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World Theatre Day Happened

March 28, 2009 By: Nick Keenan Category: Chicago Theater, Community Building, projects

And if you missed it, you can see it again.

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2 Comments to “World Theatre Day Happened”


  1. Nick Ward says:

    Nick–

    Again, great party, great day, great work. Thanks for helping to organize such a wonderful event. One question, though, has been gnawing at my curiosity: if the World Theatre day has been celebrated for some time, if it’s just now making it’s way to the states and if that celebration was organized by two lovely and talented Chicago theatre artists, why didn’t any major Chicago publications cover the event? No Tribune, no Sun-Times, no Time Out. Wha’ happened?

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  2. Well we had *some* press coverage: such as this Performink article.. I think this year’s goal was mostly about making the case and aligning the theater community behind the idea of coming together, celebrating in a creative way, and finding ways of taking what we do and spreading them beyond our normal borders. The capture of images, video, and energy that surrounded the event will I think help us make the case for next year. If this year was about letting the theater community know that World Theatre Day exists and what a celebration of it could look like, 2010 is about letting rest of America know about it and being able to convince them that being a part of it is thrilling. I’m not gonna lie: I pushed the online video representations of theater concept hard, and I’m going to keep doing it, because I think videos like the one we see above are points of entry for all of America to come back to theater. It’s something they don’t get elsewhere.

    And I think it’s already rolling. Through the League, TCG took notice about America’s contributions and the resurgence of international interest in World Theatre Day this year, and they are taking torch and running with it, so to speak. I think we are beginning to realize together that this kind of gathering could be a much more leveragable way to raise public awareness and gain public buy-in to theater.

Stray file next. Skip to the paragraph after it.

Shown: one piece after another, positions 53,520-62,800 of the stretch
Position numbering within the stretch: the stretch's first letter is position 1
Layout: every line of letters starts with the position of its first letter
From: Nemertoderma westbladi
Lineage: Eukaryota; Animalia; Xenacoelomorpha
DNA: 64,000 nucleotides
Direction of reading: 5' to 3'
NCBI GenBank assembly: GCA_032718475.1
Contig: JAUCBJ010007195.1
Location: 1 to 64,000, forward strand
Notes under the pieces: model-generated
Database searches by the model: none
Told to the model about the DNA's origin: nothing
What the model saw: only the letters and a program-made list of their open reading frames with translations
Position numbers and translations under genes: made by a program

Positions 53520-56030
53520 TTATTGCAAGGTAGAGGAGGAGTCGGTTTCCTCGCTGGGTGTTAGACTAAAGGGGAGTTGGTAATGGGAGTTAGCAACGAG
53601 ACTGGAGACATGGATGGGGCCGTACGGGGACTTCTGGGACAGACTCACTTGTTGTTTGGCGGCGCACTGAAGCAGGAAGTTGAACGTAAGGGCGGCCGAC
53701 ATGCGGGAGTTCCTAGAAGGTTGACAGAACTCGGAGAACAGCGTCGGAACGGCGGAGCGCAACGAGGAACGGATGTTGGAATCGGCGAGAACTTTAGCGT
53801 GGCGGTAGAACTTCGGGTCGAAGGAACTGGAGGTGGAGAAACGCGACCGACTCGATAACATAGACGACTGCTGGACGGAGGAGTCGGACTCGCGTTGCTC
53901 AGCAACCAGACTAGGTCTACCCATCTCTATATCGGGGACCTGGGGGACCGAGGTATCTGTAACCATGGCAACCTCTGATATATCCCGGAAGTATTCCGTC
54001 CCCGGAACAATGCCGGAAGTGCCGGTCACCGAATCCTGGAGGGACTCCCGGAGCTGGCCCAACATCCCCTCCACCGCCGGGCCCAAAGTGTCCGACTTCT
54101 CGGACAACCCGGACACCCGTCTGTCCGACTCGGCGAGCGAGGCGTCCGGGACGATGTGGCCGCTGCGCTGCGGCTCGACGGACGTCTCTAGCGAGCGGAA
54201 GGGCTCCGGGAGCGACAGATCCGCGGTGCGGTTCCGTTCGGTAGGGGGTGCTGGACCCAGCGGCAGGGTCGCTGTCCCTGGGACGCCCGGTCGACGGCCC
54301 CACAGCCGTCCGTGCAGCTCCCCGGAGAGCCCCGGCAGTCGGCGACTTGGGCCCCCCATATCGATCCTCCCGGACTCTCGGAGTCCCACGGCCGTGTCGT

To be honest, we had no idea that it was going to go so well. We hoped for the hundreds of people that we had (did we break 1000? It was hard to get a count on my end) but honestly didn’t know if we could expect 50. Now we know what is possible when everyone comes together for a global gathering like that.

    Did you see this? Travis Bedard’s company in Austin did a live stream of their show. Awesome.

    I think this kind of “yes, and” thinking that made this party happen – It wouldn’t have happened if the League and the Chopin hadn’t both said “Sure. Let’s do it.” without a shred of doubt – is catching. To me, it’s the antidote to the fear of money problems. It reminds us that we have friends and collaborators that we can rely on to help us think creatively about the hurdles we need to get over.

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